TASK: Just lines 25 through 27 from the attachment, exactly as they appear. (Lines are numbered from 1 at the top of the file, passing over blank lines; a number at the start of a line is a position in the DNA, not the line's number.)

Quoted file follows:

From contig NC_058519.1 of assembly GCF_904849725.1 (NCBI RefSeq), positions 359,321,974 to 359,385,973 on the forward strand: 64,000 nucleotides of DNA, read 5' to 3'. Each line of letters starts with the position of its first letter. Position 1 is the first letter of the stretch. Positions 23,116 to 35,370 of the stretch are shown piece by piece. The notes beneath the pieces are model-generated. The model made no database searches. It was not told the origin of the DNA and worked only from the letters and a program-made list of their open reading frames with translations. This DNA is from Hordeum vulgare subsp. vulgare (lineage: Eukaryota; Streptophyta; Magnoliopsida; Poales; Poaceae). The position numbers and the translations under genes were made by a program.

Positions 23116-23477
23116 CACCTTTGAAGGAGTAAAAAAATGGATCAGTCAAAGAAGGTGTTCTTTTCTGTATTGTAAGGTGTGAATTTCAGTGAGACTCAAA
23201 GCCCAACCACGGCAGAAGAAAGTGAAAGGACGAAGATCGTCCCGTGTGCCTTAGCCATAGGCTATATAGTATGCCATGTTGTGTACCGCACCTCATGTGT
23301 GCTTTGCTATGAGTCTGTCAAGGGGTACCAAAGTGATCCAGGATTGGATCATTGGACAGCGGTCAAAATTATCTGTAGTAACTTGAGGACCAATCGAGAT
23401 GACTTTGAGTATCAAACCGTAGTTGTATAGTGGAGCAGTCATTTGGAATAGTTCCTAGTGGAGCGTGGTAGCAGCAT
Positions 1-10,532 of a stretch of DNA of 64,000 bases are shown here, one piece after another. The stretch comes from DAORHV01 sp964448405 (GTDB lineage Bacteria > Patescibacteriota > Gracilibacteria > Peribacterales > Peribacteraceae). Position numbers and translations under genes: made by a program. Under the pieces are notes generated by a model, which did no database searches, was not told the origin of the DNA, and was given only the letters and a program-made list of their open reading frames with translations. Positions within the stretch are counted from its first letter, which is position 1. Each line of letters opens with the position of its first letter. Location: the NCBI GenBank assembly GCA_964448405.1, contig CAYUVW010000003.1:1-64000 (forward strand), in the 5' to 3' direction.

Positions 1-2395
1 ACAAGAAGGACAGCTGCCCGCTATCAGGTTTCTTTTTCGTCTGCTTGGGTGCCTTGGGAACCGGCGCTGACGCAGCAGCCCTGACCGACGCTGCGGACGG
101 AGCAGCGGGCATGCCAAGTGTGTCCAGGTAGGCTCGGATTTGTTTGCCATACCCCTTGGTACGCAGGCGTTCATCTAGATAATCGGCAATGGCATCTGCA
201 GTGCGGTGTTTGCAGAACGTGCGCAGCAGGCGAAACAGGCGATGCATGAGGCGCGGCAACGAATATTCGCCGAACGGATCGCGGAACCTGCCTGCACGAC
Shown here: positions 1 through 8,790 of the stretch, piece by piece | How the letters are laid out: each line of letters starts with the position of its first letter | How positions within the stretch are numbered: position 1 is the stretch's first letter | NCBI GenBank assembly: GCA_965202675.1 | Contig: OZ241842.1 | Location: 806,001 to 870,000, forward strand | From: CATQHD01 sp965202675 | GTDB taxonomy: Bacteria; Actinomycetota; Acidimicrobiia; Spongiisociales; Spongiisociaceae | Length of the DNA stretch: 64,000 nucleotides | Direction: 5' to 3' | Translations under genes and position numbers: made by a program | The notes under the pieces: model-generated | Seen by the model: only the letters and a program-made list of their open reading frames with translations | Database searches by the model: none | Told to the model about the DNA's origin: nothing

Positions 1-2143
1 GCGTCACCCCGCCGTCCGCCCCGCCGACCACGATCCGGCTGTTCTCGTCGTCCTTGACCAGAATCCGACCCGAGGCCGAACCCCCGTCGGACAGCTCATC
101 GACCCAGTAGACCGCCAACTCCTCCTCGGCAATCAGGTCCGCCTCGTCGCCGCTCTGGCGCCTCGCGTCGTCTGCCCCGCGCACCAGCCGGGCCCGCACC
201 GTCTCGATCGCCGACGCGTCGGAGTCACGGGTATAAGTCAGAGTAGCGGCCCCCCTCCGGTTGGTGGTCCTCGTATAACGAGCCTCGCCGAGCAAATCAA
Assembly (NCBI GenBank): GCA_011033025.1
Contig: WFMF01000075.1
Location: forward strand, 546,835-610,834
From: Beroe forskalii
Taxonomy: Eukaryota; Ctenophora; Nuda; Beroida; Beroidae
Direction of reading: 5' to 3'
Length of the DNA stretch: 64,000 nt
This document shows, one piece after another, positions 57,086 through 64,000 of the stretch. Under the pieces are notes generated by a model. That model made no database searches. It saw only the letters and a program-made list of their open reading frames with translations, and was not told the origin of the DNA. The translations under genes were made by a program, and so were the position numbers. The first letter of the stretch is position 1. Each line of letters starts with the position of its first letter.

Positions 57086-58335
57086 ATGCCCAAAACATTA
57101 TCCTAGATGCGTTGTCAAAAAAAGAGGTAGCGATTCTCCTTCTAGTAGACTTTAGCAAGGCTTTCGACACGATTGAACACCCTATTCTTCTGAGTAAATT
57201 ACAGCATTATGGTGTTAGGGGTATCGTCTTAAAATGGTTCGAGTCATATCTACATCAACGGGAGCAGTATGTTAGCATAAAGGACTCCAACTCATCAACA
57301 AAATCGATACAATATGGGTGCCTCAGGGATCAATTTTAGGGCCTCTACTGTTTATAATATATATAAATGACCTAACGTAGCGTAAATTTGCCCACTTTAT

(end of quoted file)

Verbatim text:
Positions 57086-58335
57086 ATGCCCAAAACATTA
57101 TCCTAGATGCGTTGTCAAAAAAAGAGGTAGCGATTCTCCTTCTAGTAGACTTTAGCAAGGCTTTCGACACGATTGAACACCCTATTCTTCTGAGTAAATT